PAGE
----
what the Lord wished to say to each Church in its own peculiar situation at the time. Thus the Churches were built up or exhorted or comforted as the need might be. So too Timothy was told not to allow the spiritual gift he had received through prophecy and the laying on of Paul's hands to lie dormant, but to rekindle it and go forward bravely (1 Tim. 4:14; 2 Tim. 1:6).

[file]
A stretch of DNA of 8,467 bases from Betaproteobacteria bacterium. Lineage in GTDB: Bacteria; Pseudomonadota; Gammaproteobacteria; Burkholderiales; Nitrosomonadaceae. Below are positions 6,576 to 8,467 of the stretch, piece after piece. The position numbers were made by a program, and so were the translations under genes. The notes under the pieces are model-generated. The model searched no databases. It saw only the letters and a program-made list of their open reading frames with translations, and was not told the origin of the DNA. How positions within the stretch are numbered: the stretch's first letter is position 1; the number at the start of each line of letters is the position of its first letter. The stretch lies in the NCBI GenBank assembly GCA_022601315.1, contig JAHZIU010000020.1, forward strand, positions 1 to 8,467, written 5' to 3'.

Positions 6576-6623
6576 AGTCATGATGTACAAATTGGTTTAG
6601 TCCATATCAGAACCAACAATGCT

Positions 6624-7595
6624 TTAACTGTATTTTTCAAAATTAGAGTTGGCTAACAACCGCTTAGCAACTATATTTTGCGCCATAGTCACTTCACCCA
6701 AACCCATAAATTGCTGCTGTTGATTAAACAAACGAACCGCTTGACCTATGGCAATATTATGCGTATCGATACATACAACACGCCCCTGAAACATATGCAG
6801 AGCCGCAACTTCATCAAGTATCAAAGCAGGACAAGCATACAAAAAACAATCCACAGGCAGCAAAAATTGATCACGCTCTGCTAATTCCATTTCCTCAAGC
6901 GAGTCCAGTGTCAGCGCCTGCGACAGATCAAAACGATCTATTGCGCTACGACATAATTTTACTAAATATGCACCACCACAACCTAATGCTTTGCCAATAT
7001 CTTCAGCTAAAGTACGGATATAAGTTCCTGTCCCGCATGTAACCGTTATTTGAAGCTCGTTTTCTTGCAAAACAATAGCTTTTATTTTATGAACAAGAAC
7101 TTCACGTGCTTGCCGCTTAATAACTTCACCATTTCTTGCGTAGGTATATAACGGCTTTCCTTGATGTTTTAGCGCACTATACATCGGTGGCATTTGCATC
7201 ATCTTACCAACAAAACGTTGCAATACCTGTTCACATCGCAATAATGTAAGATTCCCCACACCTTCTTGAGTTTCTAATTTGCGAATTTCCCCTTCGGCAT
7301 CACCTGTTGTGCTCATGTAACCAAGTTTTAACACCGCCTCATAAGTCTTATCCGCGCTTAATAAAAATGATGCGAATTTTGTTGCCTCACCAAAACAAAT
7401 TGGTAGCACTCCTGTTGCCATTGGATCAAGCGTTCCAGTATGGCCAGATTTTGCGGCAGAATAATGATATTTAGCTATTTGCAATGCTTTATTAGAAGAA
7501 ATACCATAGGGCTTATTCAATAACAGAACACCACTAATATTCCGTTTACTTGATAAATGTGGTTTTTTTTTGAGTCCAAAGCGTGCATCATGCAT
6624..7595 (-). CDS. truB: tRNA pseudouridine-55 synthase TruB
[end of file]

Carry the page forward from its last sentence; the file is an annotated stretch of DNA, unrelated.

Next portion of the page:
3. Prophecies are also given us to enable us to fight a good fight against the devil (1 Tim. 1:18). They come either to warn us of great opposition or to encourage us with great promises, or both. Our Lord pointed out on the way to Emmaus the Old Testament predictions which had shown Him a plain but fearful path, in the light of which He spoke of what He would do after death with as much certainty as if He were already alive again. It was through their ignorance and unbelief that the apostles were so much in the dark and therefore defeated. It was through the prophecies which continually met him on His way to Jerusalem that Paul was not overwhelmed. Unfortunately, Paul had bound himself by an oath (Acts 20:22) against the Scripture of James 5:12, and found himself obliged (Deut. 23:21) not only to disregard the prophecies which would have restrained him, but also to play the hypocrite at James' suggestion (Acts 21:20-26) and enter into the deserted Temple at Jerusalem, as if the Lord were still there, and the Law of Moses was still in operation. This obliged the Lord to take him prisoner and lead him out of Jerusalem, never to return there, so that he described himself as "The prisoner of Jesus Christ for you Gentiles" (Eph. 3:1). It is a dangerous thing to disregard